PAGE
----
Tiraspol argued that the goal of building these new checkpoints was to reduce the smuggling of Moldovan alcohol. This angered the local population, and especially the policemen, who live there. The locals decided to dismantle the check points on their own accord, and as a result, the Transnistrian border control called in a Spetsnaz (a Russian term meaning “special forces” – editor’s note) division. A fight broke out (thankfully no shots were fired and nobody was killed) and, for a few days, the Transnistrian army remained in a state of military readiness.

Although Moldova is not particularly innocent in this conflict and has made some decisive and provocative steps, the international community has been left wondering why Transnistria has decided to escalate this conflict? The logical answer might be that Tiraspol is trying to get something at a time of serious political crisis in Moldova, which is without a prime minister and speaker of parliament.

In the interview below, Transnistrian political scientist Andrey Safanov presents his own opinion and interpretation on the recent events and escalating tension.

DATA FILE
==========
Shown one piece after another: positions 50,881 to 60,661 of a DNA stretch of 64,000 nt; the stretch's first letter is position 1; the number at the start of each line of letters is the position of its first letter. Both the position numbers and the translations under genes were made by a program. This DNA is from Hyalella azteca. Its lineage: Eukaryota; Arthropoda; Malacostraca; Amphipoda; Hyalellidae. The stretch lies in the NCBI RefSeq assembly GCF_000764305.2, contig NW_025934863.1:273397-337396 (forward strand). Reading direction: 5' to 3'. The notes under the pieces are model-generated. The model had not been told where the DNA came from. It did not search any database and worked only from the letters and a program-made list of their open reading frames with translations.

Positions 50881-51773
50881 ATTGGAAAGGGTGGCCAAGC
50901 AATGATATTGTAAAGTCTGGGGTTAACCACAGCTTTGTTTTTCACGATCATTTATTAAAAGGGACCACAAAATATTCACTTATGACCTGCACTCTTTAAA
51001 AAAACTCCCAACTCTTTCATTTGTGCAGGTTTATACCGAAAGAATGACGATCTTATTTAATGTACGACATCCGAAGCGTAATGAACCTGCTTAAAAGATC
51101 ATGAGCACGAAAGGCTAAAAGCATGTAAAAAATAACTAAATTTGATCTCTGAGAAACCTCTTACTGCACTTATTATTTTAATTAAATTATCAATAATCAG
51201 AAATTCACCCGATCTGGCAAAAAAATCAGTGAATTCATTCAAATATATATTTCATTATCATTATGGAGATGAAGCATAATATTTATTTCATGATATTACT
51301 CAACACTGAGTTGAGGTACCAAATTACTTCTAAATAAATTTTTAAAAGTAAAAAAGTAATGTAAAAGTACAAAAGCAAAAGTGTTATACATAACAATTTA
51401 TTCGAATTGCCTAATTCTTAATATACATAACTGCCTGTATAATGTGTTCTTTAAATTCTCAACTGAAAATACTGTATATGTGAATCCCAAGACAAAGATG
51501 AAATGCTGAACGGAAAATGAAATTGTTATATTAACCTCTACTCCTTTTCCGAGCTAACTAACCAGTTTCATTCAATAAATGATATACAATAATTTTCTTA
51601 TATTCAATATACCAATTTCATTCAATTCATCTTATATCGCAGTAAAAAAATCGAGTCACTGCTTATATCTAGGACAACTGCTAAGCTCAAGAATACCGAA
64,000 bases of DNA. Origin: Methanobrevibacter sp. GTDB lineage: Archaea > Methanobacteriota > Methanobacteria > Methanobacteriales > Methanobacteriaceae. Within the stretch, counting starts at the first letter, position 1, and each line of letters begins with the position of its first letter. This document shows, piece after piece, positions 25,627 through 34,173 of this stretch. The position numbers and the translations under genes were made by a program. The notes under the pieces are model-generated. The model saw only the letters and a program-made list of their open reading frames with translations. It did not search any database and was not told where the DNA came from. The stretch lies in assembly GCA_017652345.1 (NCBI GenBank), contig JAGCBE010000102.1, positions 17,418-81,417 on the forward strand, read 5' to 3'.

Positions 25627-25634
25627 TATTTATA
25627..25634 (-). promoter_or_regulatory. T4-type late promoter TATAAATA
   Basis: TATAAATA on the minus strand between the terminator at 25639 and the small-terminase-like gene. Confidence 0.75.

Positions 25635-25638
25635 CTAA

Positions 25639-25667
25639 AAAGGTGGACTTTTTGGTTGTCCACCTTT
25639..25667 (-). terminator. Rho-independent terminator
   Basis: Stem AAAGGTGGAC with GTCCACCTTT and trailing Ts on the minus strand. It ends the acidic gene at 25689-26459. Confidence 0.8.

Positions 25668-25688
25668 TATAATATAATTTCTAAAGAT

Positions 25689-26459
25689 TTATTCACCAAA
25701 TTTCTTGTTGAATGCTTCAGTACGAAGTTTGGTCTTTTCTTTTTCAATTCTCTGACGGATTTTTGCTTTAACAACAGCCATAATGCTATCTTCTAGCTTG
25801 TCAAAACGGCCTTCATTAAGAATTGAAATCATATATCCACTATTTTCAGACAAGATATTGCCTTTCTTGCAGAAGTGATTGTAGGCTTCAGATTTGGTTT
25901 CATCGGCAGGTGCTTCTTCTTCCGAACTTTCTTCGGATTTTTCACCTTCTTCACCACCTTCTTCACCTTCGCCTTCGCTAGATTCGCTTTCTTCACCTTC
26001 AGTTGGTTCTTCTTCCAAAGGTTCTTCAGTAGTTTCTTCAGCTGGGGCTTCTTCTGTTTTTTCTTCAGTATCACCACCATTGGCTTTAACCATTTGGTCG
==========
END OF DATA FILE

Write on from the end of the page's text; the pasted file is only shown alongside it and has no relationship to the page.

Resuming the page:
PIOTR OLEKSY: What is happening between Transnistria and Moldova?

ANDREY SAFONOV: In 2012 the relations between Moldova and Transnistria were based on the policy of “small steps”. Generally speaking, this meant serious concessions by Tiraspol towards Chișinău. When it became clear that no country apart from Russia would provide Transnistria with economic aid, we started to see a vengeful attempt at pay back as well as an attempt to show the stability of its position. And this is why we can see a cooling down in Moldovan-Transnistrian relations. Unfortunately, this is taking extreme forms and the latest events in Varniţa are an example of this.

These decisive steps or provocations were taken by both sides. Why?